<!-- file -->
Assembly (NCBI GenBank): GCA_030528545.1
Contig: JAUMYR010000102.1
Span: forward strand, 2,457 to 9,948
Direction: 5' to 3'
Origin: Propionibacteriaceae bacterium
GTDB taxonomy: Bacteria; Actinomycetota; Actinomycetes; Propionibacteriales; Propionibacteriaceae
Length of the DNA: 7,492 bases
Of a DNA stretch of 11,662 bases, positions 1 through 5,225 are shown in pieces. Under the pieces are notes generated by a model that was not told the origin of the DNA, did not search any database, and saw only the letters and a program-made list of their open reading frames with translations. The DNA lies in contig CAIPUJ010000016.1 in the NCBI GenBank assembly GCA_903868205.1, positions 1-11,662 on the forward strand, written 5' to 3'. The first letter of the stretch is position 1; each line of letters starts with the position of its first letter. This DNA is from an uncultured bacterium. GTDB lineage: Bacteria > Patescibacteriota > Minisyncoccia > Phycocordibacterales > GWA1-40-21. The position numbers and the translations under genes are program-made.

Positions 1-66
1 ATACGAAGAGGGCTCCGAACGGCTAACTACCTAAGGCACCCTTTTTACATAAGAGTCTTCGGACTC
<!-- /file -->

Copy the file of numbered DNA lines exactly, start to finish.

Assembly (NCBI GenBank): GCA_030528545.1
Contig: JAUMYR010000102.1
Span: forward strand, 2,457 to 9,948
Direction: 5' to 3'
Origin: Propionibacteriaceae bacterium
GTDB taxonomy: Bacteria; Actinomycetota; Actinomycetes; Propionibacteriales; Propionibacteriaceae
Length of the DNA: 7,492 bases
Of a DNA stretch of 11,662 bases, positions 1 through 5,225 are shown in pieces. Under the pieces are notes generated by a model that was not told the origin of the DNA, did not search any database, and saw only the letters and a program-made list of their open reading frames with translations. The DNA lies in contig CAIPUJ010000016.1 in the NCBI GenBank assembly GCA_903868205.1, positions 1-11,662 on the forward strand, written 5' to 3'. The first letter of the stretch is position 1; each line of letters starts with the position of its first letter. This DNA is from an uncultured bacterium. GTDB lineage: Bacteria > Patescibacteriota > Minisyncoccia > Phycocordibacterales > GWA1-40-21. The position numbers and the translations under genes are program-made.

Positions 1-66
1 ATACGAAGAGGGCTCCGAACGGCTAACTACCTAAGGCACCCTTTTTACATAAGAGTCTTCGGACTC